Updated: Jan 5
The short answer: At least once a year.
And now, the details: For many people, getting your piano tuned once a year will meet your needs and will keep your piano in reasonably good tune throughout the year. There are some situations, however, when you might want to consider more frequent tunings.
For example, a new piano, or a newly rebuilt piano, or any piano that has new strings, should be tuned more frequently than once a year. For the first year with the new strings, 4 tunings will probably be in order. The reason for the additional tunings is that new strings take some time to stretch into a stable position in the piano. Piano strings have a number of bends and contact points: around the tuning pin, at the agraffe or v-bar (on grand pianos) or plate nut or plate pin (on upright pianos), and at the bridge pins.
Piano strings take some time to adapt to the high tension and new bends that are created when the strings are new. As a result, new strings always go out of tune rather quickly after they are tuned. It may be a matter of hours, days, or weeks, but the new strings are going to go flat as they stretch and react to the changes. After the first year with new strings, you will likely be able to get your piano tuned once or twice each year.
Another reason for more frequent tunings is for pianos that are played more. Generally it's a myth that pianos need to be played in order to stay in tune. Actually, playing a piano tends to gradually knock strings out of tune. So, pianos that are played a lot tend to go out of tune more quickly than pianos that are played less.
Seasonal humidity fluctuations can have a large effect on a piano's tuning. Pianos tend to go sharp (going higher in pitch) in the higher humidity months of the summer, and go flat (going lower in pitch) in the drier winter months. And the pitch changes in a piano are not uniform: the changes occur most in the middle range of your piano, while the bass and treble ends change less. As a result, seasonal humidity changes can put your piano out of tune with itself, because the middle of the piano will either be sharp (in summer) or flat (in winter) relative to the bass and treble sections. You might want to consider having your piano tuned more than once a year if the seasonal humidity changes are causing your piano to go out of tune. You might also want to consider getting a humidity control system installed in your piano.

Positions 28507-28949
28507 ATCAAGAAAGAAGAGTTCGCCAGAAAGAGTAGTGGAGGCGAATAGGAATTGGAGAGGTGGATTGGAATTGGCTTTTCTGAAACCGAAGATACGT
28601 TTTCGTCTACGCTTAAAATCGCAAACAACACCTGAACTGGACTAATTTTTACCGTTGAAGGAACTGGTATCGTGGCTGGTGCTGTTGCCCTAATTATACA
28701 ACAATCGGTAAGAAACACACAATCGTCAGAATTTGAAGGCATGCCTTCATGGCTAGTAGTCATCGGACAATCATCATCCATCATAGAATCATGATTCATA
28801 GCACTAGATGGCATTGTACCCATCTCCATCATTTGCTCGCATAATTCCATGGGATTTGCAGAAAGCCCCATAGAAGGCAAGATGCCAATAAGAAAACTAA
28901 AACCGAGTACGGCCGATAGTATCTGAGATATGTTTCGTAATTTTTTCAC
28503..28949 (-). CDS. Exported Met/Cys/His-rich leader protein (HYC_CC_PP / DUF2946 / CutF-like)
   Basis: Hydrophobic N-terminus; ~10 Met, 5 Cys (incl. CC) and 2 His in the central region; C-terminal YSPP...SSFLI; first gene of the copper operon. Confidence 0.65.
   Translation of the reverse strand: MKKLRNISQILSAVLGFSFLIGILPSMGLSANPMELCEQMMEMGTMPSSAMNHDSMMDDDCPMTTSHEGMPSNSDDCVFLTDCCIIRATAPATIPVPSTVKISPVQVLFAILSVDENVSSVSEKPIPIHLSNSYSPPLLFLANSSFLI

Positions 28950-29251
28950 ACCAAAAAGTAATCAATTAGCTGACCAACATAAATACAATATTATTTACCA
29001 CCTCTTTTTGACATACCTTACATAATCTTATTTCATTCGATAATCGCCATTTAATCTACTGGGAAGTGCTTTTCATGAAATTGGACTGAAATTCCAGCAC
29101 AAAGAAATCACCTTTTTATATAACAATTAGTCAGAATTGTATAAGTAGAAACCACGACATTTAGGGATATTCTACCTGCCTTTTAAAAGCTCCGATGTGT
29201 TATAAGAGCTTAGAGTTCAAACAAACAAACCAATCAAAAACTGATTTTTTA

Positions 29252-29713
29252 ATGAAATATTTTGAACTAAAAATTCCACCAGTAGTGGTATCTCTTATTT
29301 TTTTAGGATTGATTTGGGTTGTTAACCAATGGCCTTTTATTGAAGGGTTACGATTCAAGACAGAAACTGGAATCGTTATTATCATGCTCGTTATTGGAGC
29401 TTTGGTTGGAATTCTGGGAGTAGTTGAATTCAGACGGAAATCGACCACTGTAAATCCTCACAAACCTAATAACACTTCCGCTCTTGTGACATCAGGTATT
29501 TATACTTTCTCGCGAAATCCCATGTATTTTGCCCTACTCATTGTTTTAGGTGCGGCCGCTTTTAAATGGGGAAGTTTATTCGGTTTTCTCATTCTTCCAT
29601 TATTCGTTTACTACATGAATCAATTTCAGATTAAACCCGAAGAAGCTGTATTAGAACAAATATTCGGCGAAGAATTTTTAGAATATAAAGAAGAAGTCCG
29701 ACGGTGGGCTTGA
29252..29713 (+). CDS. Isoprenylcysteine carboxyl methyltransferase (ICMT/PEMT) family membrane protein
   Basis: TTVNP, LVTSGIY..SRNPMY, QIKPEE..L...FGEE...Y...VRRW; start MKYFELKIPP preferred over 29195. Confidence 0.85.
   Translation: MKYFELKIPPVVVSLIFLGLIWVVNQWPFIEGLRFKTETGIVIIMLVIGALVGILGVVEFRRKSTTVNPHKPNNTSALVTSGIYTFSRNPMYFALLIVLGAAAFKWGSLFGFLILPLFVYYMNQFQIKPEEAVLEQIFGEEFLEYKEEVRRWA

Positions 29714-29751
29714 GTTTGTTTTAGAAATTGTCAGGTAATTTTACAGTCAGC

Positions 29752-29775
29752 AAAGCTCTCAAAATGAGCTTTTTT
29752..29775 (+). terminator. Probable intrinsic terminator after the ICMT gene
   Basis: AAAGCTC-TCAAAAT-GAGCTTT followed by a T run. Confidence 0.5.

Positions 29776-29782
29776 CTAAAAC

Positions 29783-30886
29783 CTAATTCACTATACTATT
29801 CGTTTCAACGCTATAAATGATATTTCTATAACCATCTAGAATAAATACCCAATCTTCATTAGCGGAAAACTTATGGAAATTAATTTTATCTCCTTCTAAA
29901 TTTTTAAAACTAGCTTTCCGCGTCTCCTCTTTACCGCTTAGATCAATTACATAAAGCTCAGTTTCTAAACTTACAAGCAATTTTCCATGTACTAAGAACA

Some piano owners prefer to get their pianos tuned twice a year, at times of the year that correspond with the seasonal humidity changes. Generally these two times would be in the early- to mid-range times of the humidity changes, such as perhaps May and November, or June and December, or June and January. If it's important for you to keep your piano at a specific pitch, such as 440 Hertz (440 cycles per second) for the A above middle C, then we can certainly keep you piano at that pitch whenever possible when tuning. Other piano owners might prefer to adopt the "floating pitch" approach, in which the tuner might work with the piano's natural inclinations to tune it to, for example, 441 Hertz in the high humidity months, and 439 Hertz in the low humidity periods.
Finally, you might have a sensitive ear, and you might be bothered by certain aspects of your piano's sound, even if the piano is only slightly out of tune. Consider that pianos on concert stages are tuned before every performance, and some even receive touch-up tunings during the intermission at a concert. It's a fine idea to get your piano tuned multiple times a year to keep your piano sounding in a way that makes you happy and allows your own artistry to shine.
The most important consideration is what your own needs and desires are. It's best to get your piano tuned at least once a year. And if you like to have your piano tuned more often, for any of the reasons described above or for any reason at all, that's great too.